Dinner for One?

Teriyaki chicken drummies with white rice and asparagus

Teriyaki chicken drummies with white rice and asparagus

Grocery shopping and preparing meals for one person can be a very difficult task. When I first started dating my fiancé, he had the classic bachelor kitchen. His fridge/freezer was stocked with frozen Lean Cuisine Meals, fruit bars, leftover pizza and brats. He struggled to find healthy meals that he could prepare and eat on his crazy work and school schedule, so he stuck with what he knew best and supplemented with take out. My fiancé is an excellent cook, but who really wants to prepare a gourmet dinner for one?

While it can be difficult to grocery shop and prepare healthy meals for one person, especially if you have a hectic schedule, it is possible. Here are some ideas to get you started:

Grocery Shopping and Storing Food:

  • Plan Ahead: Before you shop, take stock of what you have and what is on sale. Most single people struggle with wasting food, be sure to use items before they expire. Plan your menu around the sale items for the week, many grocery stores have their ads online so you don’t have to wait for the circular. Use coupons.
  • Fresh Farm Produce: The summer is a great time to get farm fresh produce. Farmer’s markets allow you to get smaller quantities of fresher produce at an even better price. You may also decide to share a CSA share with a friend so that you have fresh produce all summer/fall.
  • Buy in Bulk: While buying in bulk is not always the best idea, it can be very helpful when buying some products, like meat, that freeze well. When chicken breasts go on sale, stock up. When you get home put the chicken breasts in individual serving Ziploc bags so you can pull them out one at a time.
  • Use the Deli and Salad Bar: Buy your meat in the deli. It is often more fresh and you can get the exact amount that you want. If you are looking for a small quantity of produce, the salad bar may be your best bet.
  • Store Your Fruits and Veggies Properly: So often fruits and veggies spoil because they aren’t stored properly. Check out this guide for more information on how to store your produce properly.
  • Your Freezer is Your Best Friend: Did you know that you can use your freezer to store items like bread? You can also freeze prepared sauces, veggies, fruit and leftovers.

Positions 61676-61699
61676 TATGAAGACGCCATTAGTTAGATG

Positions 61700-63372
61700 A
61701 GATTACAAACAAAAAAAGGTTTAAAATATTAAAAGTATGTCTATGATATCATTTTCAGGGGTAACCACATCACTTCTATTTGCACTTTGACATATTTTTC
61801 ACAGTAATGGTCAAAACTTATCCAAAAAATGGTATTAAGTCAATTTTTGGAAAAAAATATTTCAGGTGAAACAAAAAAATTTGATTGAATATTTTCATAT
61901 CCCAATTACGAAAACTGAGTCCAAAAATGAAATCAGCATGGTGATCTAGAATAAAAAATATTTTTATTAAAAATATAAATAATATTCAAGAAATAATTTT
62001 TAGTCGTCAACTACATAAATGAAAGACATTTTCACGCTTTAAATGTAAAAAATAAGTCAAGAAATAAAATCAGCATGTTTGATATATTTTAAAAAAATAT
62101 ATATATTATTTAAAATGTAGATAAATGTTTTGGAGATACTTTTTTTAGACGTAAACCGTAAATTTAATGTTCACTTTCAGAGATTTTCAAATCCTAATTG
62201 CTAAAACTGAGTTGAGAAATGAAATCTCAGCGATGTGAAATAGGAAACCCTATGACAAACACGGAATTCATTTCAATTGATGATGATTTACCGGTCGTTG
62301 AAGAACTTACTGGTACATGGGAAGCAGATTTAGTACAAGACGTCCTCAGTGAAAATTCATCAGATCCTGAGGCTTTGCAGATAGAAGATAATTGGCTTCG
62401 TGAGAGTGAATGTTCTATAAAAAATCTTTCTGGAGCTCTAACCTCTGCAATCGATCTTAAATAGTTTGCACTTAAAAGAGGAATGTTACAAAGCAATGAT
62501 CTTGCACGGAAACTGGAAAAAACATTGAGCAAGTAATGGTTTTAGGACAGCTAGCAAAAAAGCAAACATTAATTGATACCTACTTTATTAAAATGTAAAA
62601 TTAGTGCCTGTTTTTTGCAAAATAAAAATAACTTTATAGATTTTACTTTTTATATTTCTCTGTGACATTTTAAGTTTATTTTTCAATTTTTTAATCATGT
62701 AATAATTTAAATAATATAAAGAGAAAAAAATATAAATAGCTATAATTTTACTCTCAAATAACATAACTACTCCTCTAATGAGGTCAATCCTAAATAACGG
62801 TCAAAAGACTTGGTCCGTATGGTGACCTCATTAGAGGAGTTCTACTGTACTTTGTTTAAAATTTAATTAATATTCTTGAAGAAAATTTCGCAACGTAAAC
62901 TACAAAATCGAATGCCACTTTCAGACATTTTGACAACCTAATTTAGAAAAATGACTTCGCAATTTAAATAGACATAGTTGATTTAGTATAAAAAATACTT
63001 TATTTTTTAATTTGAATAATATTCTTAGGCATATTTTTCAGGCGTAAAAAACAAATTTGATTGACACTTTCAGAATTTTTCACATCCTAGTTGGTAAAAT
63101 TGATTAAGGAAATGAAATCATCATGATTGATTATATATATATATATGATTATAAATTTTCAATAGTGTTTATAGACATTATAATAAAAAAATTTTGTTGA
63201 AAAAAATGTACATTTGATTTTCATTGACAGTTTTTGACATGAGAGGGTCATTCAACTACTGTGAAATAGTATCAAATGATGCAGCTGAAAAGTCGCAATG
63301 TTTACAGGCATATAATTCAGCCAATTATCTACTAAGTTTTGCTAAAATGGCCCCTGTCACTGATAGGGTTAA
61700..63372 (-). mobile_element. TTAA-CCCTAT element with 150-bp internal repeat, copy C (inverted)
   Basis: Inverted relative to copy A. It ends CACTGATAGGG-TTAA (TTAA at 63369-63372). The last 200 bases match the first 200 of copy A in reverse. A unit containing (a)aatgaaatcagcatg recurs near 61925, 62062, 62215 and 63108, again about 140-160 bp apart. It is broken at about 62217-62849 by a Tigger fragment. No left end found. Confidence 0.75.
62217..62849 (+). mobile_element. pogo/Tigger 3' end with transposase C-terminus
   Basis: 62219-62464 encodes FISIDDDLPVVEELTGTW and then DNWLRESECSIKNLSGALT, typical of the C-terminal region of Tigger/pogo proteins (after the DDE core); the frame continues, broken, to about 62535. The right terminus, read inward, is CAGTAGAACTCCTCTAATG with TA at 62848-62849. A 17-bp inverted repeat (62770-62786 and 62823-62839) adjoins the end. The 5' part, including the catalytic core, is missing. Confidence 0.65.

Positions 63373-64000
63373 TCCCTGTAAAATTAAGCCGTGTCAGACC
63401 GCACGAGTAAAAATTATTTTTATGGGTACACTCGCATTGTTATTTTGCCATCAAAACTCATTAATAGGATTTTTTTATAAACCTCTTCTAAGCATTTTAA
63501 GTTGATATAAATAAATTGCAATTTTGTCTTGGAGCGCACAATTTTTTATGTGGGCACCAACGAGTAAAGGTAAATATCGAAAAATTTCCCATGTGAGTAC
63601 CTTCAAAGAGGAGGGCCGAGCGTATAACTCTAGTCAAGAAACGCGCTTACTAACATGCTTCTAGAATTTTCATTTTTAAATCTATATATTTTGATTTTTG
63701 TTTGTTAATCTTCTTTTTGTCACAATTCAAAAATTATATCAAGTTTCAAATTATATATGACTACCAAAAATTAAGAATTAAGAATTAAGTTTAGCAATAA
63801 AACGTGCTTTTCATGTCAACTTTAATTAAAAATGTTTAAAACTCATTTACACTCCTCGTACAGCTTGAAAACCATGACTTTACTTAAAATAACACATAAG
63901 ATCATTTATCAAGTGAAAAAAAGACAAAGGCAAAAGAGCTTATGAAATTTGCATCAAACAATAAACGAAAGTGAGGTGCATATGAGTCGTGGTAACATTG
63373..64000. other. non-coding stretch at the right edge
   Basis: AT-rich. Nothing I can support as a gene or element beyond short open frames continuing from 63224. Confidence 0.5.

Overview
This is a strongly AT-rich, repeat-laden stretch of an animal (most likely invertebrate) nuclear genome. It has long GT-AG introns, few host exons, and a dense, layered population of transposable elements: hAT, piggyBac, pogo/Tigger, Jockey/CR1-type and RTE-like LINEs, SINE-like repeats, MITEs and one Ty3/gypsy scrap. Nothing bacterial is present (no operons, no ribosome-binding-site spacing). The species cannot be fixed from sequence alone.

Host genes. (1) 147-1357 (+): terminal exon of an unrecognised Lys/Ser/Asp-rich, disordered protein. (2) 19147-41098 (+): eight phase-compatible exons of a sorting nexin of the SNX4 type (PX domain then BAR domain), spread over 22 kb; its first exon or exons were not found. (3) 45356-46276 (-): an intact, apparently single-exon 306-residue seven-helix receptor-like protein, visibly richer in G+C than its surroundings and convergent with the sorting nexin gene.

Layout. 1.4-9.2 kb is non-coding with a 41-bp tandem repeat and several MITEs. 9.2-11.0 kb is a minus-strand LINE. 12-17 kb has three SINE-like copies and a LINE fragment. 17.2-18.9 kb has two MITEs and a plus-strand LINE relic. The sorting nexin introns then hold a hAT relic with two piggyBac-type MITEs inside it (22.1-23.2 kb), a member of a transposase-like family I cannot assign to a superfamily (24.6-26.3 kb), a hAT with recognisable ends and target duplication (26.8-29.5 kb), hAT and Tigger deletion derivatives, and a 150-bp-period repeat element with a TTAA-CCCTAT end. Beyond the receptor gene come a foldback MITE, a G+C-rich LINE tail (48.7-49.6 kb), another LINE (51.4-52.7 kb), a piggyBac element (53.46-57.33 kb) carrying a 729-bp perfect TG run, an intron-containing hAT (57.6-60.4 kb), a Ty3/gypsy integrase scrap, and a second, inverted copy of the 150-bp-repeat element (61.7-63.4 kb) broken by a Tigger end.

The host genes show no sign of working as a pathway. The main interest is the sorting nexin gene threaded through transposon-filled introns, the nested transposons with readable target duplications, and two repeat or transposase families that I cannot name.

Meals:

  • The Meal that Lasts All Week: I survived graduate school using this method. Take some time on the weekends to prepare 2-3 meals that you can eat for lunch and dinner during the rest of the week. After you prepare the meals, portion them out into individual size serving. Not so fond of eating the same thing over and over? Freeze the individual servings so you can have it in a few weeks.
  • Go-To Items: Keep some great go-to items on hand. Grab some rice, quinoa, pasta, canned beans, eggs and canned soup. Each of these forms a great base for a quick meal, just add some veggies, toppings and maybe some sauce. Keep yogurt and frozen fruit on hand for a smoothie. Fresh fruits or veggies are a great side dish for any meal. Stock up your pantry and fridge with cheap toppings that pack flavor such as nuts, dried fruits, frozen/refrigerated sauces, salad dressings, parmesan cheese and/or hot sauce.
  • Get Creative: Don’t limit yourself to traditional American cuisine. Branch out to soups, stir fries, curries, pastas, and more. You can often find recipes for Asian, African, Indian and Italian dishes that are just as fast and often more healthy. Eat traditional breakfast foods like eggs, hash browns or bagels for lunch or dinner.
  • Simple Meals: Don’t underestimate quick, simple meals and snacks like salads, stir fries, cottage cheese, eggs, sandwiches and even a spoonful of peanut butter.
  • Recipes: Check out these 14 simple dinners for one from delish, little dinners for one from cheap, healthy, good, youtube video with 21 meals for $40, or these tips and recipes from the Food Network and NY Times.

Want to flex your culinary muscles a little more? Invite some friends over to enjoy a gourmet dinner with you, have each person bring a dish, side or beverage.

Join the Conversation: How do you do dinner for one?

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One thought on “Dinner for One?

  1. Ugh. I hate dinner for one. Thankfully, I only really had to do it in undergrad on occasion. One of my favorite things to do was buy the frozen vegetables that come with a sauce, all of which I could just pour in a bowl (or steam in the bag) and heat in the microwave. Chips and salsa and/or nachos can actually be fairly healthy, too.

    I often have to plan in my husband’s lunches as he is home when I am not, during the day. If he remembers to eat it, usually I’ve got about one lunch’s worth of food after dinner; I also just keep lettuces on hand and he can have a salad with what ever toppings he wants.

    I definitely do the stocking up thing. If I have shrimp and pasta hanging around in my kitchen but haven’t gone grocery shopping, I just make a pasta fresca with whatever veggies I have on hand. Another thing I found works is making a whole lot of individual meal items: for example, I made Korean steam buns which, I kid you not, we had for like 10 meals (1 pound of pork!). The best thing is to pre-make a bunch of filling for these and freeze it, and then make the dough for it the days you need it. 🙂

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